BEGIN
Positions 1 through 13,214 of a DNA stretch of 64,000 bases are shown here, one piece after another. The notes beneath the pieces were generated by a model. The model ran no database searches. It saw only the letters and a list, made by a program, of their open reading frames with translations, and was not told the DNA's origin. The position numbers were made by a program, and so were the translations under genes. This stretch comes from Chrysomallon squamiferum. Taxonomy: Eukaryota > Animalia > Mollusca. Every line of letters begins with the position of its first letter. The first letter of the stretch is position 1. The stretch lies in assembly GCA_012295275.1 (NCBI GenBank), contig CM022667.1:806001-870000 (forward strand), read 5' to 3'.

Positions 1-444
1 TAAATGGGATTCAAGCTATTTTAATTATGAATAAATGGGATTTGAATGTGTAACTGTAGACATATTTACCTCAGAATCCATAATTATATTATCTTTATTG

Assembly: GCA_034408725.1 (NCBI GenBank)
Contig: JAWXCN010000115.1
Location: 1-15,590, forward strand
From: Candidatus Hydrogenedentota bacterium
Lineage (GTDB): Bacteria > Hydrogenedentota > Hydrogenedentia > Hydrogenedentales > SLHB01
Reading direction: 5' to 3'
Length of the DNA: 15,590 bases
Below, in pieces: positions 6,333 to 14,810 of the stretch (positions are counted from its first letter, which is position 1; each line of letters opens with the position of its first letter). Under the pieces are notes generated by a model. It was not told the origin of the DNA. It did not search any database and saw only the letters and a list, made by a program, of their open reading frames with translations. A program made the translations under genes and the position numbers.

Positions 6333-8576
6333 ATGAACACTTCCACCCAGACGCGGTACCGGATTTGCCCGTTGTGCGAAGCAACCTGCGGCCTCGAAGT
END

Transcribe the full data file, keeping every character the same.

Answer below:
Positions 1 through 13,214 of a DNA stretch of 64,000 bases are shown here, one piece after another. The notes beneath the pieces were generated by a model. The model ran no database searches. It saw only the letters and a list, made by a program, of their open reading frames with translations, and was not told the DNA's origin. The position numbers were made by a program, and so were the translations under genes. This stretch comes from Chrysomallon squamiferum. Taxonomy: Eukaryota > Animalia > Mollusca. Every line of letters begins with the position of its first letter. The first letter of the stretch is position 1. The stretch lies in assembly GCA_012295275.1 (NCBI GenBank), contig CM022667.1:806001-870000 (forward strand), read 5' to 3'.

Positions 1-444
1 TAAATGGGATTCAAGCTATTTTAATTATGAATAAATGGGATTTGAATGTGTAACTGTAGACATATTTACCTCAGAATCCATAATTATATTATCTTTATTG

Assembly: GCA_034408725.1 (NCBI GenBank)
Contig: JAWXCN010000115.1
Location: 1-15,590, forward strand
From: Candidatus Hydrogenedentota bacterium
Lineage (GTDB): Bacteria > Hydrogenedentota > Hydrogenedentia > Hydrogenedentales > SLHB01
Reading direction: 5' to 3'
Length of the DNA: 15,590 bases
Below, in pieces: positions 6,333 to 14,810 of the stretch (positions are counted from its first letter, which is position 1; each line of letters opens with the position of its first letter). Under the pieces are notes generated by a model. It was not told the origin of the DNA. It did not search any database and saw only the letters and a list, made by a program, of their open reading frames with translations. A program made the translations under genes and the position numbers.

Positions 6333-8576
6333 ATGAACACTTCCACCCAGACGCGGTACCGGATTTGCCCGTTGTGCGAAGCAACCTGCGGCCTCGAAGT